Maintaining Blood Sugar Levels

During mid-morning or mid-afternoon, an individual may experience an energy slump, accompanied by hunger pangs, craving for food, light-headedness, trembling, anxiety, irritability, sweating, an intense heartbeat and an inability to concentrate. These symptoms are typical of postprandial hypoglycaemia – a marked decline in blood-sugar (glucose) levels occurring within 2-4 hours after a meal.

Postprandial hypoglycaemia often results from an individual’s approach to eating. A person who misses breakfast and snacks on sweet foods such as cakes, chocolate and biscuits may become caught up in a self-perpetuating ‘sugar trap’. This begins when she temporarily satisfies a craving for food with a sugary snack; her blood-sugar level rises quickly as the sugar reaches the bloodstream, but within as little as 30 minutes, her blood-sugar level plummets to below its original level, triggering another craving for a sugary snack.

Diagram shows insulin release from the Pancrea...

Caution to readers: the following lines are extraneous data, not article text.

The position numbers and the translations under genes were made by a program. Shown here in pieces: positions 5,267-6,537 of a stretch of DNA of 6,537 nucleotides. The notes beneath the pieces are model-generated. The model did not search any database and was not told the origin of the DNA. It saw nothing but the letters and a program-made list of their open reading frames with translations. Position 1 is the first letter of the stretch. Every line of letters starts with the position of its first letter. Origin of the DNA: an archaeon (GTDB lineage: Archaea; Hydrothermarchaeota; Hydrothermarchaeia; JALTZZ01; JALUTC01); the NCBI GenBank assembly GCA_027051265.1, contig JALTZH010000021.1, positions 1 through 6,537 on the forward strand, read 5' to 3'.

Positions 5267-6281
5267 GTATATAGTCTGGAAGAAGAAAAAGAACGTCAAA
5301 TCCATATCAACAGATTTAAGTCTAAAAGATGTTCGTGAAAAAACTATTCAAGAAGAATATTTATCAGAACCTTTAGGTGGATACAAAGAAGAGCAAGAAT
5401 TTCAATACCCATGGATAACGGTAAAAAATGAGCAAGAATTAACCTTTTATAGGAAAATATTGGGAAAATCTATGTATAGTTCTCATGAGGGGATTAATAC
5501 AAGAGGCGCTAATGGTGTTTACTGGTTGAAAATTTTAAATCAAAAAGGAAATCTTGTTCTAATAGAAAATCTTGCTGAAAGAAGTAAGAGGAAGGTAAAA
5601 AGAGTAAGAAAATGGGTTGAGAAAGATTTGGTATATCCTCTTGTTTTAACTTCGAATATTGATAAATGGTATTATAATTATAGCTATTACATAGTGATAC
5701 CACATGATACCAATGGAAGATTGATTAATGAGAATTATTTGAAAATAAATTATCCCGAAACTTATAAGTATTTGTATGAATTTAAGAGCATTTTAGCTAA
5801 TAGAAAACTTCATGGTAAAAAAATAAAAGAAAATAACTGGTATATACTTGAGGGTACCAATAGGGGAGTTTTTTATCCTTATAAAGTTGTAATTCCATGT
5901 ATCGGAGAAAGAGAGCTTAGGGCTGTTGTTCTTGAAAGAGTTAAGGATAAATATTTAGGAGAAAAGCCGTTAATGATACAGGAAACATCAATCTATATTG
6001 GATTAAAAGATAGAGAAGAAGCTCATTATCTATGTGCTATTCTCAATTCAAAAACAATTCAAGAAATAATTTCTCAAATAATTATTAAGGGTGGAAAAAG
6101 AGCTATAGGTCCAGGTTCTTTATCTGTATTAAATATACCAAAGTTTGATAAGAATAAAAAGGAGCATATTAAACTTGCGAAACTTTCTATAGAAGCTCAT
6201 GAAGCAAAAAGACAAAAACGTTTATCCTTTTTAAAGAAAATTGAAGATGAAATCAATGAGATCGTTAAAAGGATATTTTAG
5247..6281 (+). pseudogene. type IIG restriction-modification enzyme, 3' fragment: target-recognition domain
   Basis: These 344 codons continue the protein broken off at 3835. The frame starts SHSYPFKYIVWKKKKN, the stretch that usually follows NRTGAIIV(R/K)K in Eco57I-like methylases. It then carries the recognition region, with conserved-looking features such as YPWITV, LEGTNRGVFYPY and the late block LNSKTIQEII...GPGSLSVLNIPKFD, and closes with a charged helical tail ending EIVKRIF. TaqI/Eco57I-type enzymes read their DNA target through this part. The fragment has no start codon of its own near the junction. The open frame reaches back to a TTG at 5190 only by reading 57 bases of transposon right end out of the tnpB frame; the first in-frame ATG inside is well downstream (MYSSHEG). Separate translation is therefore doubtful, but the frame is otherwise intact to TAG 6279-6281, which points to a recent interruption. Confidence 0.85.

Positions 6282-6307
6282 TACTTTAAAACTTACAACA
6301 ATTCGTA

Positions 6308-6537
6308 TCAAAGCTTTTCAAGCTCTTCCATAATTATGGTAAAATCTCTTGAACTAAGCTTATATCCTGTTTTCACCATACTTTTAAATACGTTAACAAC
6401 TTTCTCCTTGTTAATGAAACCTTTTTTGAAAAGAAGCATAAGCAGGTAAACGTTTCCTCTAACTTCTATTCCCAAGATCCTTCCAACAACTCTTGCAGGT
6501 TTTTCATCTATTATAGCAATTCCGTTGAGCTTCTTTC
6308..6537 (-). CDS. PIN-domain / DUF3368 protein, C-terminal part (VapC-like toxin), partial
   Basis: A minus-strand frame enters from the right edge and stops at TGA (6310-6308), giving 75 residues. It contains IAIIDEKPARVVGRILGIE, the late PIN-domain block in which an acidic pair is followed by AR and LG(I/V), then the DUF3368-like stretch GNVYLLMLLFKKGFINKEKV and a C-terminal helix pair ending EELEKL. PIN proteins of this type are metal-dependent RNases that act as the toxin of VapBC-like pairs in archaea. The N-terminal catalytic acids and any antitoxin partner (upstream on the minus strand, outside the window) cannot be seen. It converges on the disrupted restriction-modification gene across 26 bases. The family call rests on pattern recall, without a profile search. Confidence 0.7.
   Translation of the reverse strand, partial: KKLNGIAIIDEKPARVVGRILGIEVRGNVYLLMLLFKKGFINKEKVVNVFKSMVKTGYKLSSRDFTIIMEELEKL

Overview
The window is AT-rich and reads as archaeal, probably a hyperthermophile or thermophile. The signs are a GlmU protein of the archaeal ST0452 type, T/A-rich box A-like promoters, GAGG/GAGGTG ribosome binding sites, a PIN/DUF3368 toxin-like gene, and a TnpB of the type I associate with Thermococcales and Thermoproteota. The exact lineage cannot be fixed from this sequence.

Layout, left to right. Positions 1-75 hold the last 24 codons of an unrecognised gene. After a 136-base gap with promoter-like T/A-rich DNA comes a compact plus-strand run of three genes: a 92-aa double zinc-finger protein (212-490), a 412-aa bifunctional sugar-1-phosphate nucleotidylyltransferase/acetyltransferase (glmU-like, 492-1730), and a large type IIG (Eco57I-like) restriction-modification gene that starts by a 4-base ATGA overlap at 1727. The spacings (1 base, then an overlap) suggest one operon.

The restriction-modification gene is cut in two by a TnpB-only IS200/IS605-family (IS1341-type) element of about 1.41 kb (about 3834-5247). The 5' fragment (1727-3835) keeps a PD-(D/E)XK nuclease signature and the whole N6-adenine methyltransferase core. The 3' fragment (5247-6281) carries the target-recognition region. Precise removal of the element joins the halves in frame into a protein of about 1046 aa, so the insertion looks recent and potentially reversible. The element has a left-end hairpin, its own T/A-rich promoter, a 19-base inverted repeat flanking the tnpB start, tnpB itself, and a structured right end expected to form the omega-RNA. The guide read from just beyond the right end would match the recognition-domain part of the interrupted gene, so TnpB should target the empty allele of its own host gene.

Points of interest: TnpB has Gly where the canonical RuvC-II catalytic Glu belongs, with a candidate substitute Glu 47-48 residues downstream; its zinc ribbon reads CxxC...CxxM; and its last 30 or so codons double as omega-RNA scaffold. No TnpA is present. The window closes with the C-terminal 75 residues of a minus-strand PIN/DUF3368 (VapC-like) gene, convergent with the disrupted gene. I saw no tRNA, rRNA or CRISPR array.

Diagram shows insulin release from the Pancreas and how this lowers blood sugar leves. (Photo credit: Wikipedia)

The grazing approach can be useful in combating post-prandial hypoglycaemia. Small, frequent snacks based on complex carbohydrates with a low to moderate glycaemic rating, provide the individual with a slow, steady supply of glucose. Refined carbohydrates, natural and refined sweeteners and convenience foods can all cause sudden increases in blood-sugar levels and should be avoided.

It is important to be aware that some symptoms that resemble those of post-prandial hypoglycaemia may be due to more serious disorders, so the individual should consult her doctor to rule these out.

Enhanced by Zemanta